Q: What attracted you to the field of autophagy?
We were motivated to enter this field mainly, because of our discovery of a protein that is expressed as an acute response to disease, inducing autophagosome formation. We named this protein Vacuole Membrane Protein 1 (VMP1) because, in addition to vesicle formation, it is also part of the vesicle membrane as well.
Q: What do you consider to be the most exciting recent discovery in autophagy?
What fascinated me about autophagy is the ability to act as a specific cellular response to disease. Furthermore, this mechanism that is present in almost all human diseases and the role it takes, under different conditions is a crucial subject for studying. It is important to highlight that in the same cases autophagy is a protection mechanism and in other circumstances, for instance, when protecting tumor stem cells, acts perpetuating disease progression. Depending on which is the role of autophagy in each pathological situation, changes in the molecular mechanism and the type of processes involved were studied. These changes could lead to different types of autophagy, such as selective or non-selective, including if, it is canonical and degrative or non-degradative autophagy.
Q: ¿What is the career achievement you are most proud of?
I am most proud of shaping up a dynamic work team for my Lab, which is multi-cultural, and composed of members of different academic levels, from students to Principal Investigators.
My laboratory members acquired expertise in managing a variety of technologies. Although our country has a lot of financial difficulties, we are committed to achieving expertise in managing new technology, and high standards of quality and accuracy in our results. As a group leader, I’m proud of having contributed to creating an academic but also a friendly and happy environment in which excellent teamwork is possible.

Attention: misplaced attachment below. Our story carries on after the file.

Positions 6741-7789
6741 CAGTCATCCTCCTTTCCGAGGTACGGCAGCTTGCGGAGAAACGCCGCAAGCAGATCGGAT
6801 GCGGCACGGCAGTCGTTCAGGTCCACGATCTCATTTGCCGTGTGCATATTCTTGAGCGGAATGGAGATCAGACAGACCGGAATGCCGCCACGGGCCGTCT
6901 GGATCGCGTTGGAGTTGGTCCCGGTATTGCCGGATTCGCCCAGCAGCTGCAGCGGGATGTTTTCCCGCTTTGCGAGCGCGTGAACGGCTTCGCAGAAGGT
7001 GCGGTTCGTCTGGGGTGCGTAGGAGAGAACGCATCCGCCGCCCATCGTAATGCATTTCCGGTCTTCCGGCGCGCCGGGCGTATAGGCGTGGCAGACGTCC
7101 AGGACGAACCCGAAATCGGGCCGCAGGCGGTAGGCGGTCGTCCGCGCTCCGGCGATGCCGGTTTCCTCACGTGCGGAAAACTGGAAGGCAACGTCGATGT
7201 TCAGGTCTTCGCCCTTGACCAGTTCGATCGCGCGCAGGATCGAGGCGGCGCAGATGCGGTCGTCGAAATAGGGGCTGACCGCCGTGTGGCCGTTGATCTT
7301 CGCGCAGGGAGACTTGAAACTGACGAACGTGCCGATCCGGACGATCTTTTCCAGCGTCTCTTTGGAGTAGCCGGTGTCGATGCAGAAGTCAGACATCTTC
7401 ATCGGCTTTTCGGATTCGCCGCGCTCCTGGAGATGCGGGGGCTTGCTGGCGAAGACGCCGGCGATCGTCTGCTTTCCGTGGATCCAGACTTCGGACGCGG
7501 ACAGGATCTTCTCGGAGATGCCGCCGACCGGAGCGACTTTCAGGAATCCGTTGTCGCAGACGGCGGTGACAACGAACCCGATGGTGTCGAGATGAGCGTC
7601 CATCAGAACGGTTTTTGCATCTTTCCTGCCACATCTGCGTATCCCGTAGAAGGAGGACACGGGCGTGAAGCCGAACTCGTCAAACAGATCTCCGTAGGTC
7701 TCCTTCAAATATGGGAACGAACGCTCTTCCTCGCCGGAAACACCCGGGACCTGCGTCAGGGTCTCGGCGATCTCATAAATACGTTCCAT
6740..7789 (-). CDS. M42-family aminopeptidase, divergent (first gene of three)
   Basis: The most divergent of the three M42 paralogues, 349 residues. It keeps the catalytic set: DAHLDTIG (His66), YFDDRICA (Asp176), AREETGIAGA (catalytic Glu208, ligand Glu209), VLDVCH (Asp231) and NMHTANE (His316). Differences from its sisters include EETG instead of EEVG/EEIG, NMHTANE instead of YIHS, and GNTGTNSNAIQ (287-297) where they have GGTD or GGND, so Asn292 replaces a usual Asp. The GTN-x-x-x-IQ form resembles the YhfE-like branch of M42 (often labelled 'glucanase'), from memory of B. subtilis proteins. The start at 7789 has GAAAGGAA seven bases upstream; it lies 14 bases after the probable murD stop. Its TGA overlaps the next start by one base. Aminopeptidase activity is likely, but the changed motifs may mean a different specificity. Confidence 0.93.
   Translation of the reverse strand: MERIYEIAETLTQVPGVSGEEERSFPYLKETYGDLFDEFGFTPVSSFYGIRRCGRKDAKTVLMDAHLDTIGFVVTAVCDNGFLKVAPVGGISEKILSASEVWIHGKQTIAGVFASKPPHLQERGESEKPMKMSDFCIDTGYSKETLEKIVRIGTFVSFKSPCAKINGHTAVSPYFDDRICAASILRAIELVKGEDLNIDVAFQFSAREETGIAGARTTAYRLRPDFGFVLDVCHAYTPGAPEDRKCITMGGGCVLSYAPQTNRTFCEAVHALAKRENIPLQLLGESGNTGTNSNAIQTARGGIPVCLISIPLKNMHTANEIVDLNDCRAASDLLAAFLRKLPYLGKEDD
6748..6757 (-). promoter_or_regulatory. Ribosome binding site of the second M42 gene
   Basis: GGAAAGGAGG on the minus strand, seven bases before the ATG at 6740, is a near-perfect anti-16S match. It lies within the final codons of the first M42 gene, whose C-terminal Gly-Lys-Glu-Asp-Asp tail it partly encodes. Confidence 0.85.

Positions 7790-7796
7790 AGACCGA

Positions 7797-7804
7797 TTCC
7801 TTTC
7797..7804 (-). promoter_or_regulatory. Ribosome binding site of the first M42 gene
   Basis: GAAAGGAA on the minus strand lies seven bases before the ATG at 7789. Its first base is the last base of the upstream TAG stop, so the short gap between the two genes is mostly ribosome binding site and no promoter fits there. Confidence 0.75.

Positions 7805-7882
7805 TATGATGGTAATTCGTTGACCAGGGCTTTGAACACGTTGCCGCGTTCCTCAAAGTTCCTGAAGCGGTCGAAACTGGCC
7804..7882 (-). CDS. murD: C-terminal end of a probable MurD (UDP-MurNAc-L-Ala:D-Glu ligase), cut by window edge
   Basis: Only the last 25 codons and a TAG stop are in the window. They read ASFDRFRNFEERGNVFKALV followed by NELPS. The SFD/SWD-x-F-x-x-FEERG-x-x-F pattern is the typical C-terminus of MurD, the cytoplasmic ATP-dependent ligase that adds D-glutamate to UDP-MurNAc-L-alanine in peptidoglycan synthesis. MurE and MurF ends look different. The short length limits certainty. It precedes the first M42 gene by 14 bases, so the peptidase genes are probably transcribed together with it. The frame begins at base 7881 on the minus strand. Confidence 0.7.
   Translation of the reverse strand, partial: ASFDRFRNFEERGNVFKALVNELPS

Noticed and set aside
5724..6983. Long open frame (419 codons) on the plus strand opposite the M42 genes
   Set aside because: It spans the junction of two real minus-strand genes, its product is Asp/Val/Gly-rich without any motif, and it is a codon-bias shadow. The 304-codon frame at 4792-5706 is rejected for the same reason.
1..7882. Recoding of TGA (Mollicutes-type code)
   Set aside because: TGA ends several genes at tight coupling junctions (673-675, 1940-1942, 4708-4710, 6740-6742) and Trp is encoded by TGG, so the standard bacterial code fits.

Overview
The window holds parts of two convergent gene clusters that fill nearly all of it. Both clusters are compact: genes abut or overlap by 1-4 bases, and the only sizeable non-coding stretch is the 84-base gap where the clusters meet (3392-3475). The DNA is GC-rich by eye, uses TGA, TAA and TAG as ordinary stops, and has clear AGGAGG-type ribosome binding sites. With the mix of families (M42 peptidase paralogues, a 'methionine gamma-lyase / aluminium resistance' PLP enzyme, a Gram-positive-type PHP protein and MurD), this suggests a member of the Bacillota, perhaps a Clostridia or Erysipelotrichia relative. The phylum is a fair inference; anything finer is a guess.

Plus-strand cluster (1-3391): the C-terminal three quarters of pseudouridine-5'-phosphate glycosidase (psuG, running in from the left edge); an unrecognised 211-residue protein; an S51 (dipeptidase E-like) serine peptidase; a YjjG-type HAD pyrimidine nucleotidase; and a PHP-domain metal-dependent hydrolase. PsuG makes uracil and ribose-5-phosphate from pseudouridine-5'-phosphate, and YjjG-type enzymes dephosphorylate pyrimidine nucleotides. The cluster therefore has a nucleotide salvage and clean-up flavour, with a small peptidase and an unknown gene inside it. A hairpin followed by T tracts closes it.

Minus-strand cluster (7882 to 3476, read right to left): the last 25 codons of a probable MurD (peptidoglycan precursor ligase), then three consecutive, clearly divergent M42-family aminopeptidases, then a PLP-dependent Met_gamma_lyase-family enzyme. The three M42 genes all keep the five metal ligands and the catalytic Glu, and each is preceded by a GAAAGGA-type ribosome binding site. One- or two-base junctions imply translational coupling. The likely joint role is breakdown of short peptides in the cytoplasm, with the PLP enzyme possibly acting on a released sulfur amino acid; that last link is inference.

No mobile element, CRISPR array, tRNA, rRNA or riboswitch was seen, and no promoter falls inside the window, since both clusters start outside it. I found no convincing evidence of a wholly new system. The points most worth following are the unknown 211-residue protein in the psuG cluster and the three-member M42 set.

Q: What advice would you give to young women in science?
Women tend to take care of multiple tasks at the same time: family, science, their careers, teaching, friends, housekeeping, etc. My advice to young women in science is to stay focused, giving quality time and being totally involved in every task they make. As the amount of time dedicated to science is generally less for women, they should be organized, precise, and attached to the scope of their research and seek accuracy and validation of their results.
About Maria Ines
Maria Ines Vaccaro, PhD is Doctor in biochemistry by the University of Buenos Aires and Senior Researcher certified by the National Council for Scientific and Technical Research. Currently Dr. Vaccaro is director of the Institute for Biochemistry and Molecular Medicine and Full Professor of Pathophysiology at the University of Buenos Aires. She received her degree in biochemistry by the University of Buenos Aires, School of Pharmacy and Biochemistry; completed her magister in medical education at the Centre for Medical Education and Clinical Research University Institute; and got the title of Fellow of the American Gastroenterological Association by the AGA Institute.
Dr. Vaccaro’s research interests are focused on molecular mechanisms involved in autophagy, selective autophagy and membrane trafficking in pancreas cell pathophysiology. She has published numerous articles in peer-reviewed journals. She is International Council Member of the Autophagy, Inflammation, and Metabolism Center of Biomedical Research Excellence of NIH, USA, the American Gastroenterological Association, the American Society for Biochemistry and Molecular Biology (ASBMB), the American Pancreatic Association and the International Association of Pancreatology, among others.
Maria Ines lives in Buenos Aires with her husband. They have one daughter (medical doctor), one son (electronic engineer), and an adorable little grandson. Maria loves music and enjoys listening to Beethoven’s symphonies and Puccini’s operas.